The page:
Where There’s Smoke, There’s Guidance: FDA Issues Two Draft Guidance Documents for Tobacco ProductsApril 2, 2012
Last Friday, the FDA Center for Tobacco Products announced two new draft guidance documents for tobacco products. The first guidance, entitled “Reporting Harmful and Potentially Harmful Constituents in Tobacco Products and Tobacco Smoke Under Section 904(a)(3) of the Federal Food, Drug, and Cosmetic Act,” identifies 22 harmful or potentially harmful constituents ("HPHCs") in tobacco products and tobacco smoke. Domestic manufacturers, or their agents, are to submit the required HPHC information for products they manufacture. For imported tobacco products, the required HPHC information is to be submitted by either the foreign manufacturer or the importer, or an agent, of the product. The reporting obligations under section 904(a)(3) are effective June 22, 2012, but small tobacco manufacturers are afforded three additional months to comply. For cigarettes, smoke must be tested for 18 HPHCs and the tobacco filler must be tested for six compounds. Smokeless tobacco (e.g., snus, snuff, plug, chew, loose leaf) must be tested for nine HPHCs and roll-your-own tobacco must be tested for six. FDA intends to use this list in part to comply with section 904(d)(1) of the Federal Food, Drug, and Cosmetic Act ("FDC Act"), which requires FDA to publish a list of HPHCs, by brand and by quantity in each brand and sub-brand, in a format that is understandable and not misleading to lay persons.
The second guidance is entitled “Modified Risk Tobacco Product Applications.” Modified risk tobacco products ("MRTPs") are tobacco products that are sold, distributed, or marketed with a claim to reduce harm or the risk of tobacco-related disease. Before an MRTP can be introduced or delivered for introduction into interstate commerce, an order from FDA under section 911(a) of the FD&C Act must be in effect with respect to the tobacco product. This may be either an “exposure modification order” or “risk modification order” under section 911(g) of the FDC Act. Under the draft guidance, an exposure modification order can be issued for an MRTP that reduces or eliminates exposure to a substance and for which the available scientific evidence suggests that a measurable and substantial reduction in morbidity and mortality is reasonably likely to be demonstrated in future studies. For a risk modification order, the applicant must demonstrate that the product, as it is actually used by consumers, will significantly reduce harm and the risk of tobacco-related disease to individual tobacco users and benefit the health of the population as a whole taking into account both users of tobacco products and persons who do not currently use tobacco products. The draft guidance describes the numerous scientific studies and analyses an applicant should submit to demonstrate that a MRTP will significantly reduce harm or exposure to individuals and benefit the public health. These studies include product analyses, nonclinical studies, studies in adult human subjects, and secondary data analyses and modeling. Human studies will likely include clinical investigations, epidemiological studies, consumer perception studies, actual use studies and other studies that involve humans actually consuming or interacting with the product, its proposed labeling and/or marketing materials.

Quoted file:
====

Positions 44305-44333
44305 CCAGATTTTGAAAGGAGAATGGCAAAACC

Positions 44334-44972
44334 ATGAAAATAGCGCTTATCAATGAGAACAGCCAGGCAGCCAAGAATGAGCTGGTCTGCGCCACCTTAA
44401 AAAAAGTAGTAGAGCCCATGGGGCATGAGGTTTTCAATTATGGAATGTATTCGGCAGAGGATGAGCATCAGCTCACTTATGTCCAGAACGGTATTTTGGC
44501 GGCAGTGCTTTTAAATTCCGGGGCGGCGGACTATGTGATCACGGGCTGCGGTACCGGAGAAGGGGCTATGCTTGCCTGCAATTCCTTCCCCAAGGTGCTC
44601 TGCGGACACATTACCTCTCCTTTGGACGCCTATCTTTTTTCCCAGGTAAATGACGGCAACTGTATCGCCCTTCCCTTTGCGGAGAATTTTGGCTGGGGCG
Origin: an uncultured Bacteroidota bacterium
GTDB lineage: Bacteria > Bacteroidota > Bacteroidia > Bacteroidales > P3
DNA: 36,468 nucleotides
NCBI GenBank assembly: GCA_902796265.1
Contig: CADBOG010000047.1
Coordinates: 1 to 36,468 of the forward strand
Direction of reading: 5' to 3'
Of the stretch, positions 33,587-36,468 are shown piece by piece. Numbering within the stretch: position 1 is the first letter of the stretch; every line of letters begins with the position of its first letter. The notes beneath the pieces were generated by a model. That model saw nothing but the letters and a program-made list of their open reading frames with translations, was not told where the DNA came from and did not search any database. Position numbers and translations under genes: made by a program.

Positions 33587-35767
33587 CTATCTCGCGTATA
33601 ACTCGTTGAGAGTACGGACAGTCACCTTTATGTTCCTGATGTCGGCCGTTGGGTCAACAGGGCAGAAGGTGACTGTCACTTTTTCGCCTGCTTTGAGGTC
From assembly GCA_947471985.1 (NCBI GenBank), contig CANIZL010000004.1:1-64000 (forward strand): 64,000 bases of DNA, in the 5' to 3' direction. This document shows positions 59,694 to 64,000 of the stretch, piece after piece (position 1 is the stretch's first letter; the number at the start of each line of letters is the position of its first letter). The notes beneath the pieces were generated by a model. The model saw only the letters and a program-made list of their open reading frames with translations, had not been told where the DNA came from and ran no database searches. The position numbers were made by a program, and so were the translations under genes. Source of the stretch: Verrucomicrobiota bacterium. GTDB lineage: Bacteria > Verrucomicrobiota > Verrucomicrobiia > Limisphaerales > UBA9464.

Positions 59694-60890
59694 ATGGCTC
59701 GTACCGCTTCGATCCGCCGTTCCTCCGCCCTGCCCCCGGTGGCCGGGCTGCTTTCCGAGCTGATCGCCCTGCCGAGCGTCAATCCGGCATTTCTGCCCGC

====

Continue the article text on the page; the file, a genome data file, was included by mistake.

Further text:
In a contemporaneous blog posting, Commissioner Hamburg explained the object of the guidance on HPHCs:
The detailed information that we receive will help FDA determine how best to make science-based decisions to reduce the terrible toll of tobacco-related disease and death. We also hope that by having to disclose this information, industry will voluntarily start to make their products substantially less addictive and harmful.
As for the guidance on MRTPs, the Commissioner stated:
We want to make sure consumers and the public have an accurate understanding of the health risks of tobacco products—so mistaken beliefs don’t cause them to start or continue using products that lead to preventable disease and death.
FDA will accept comments on these two draft guidance documents for the next 60 days.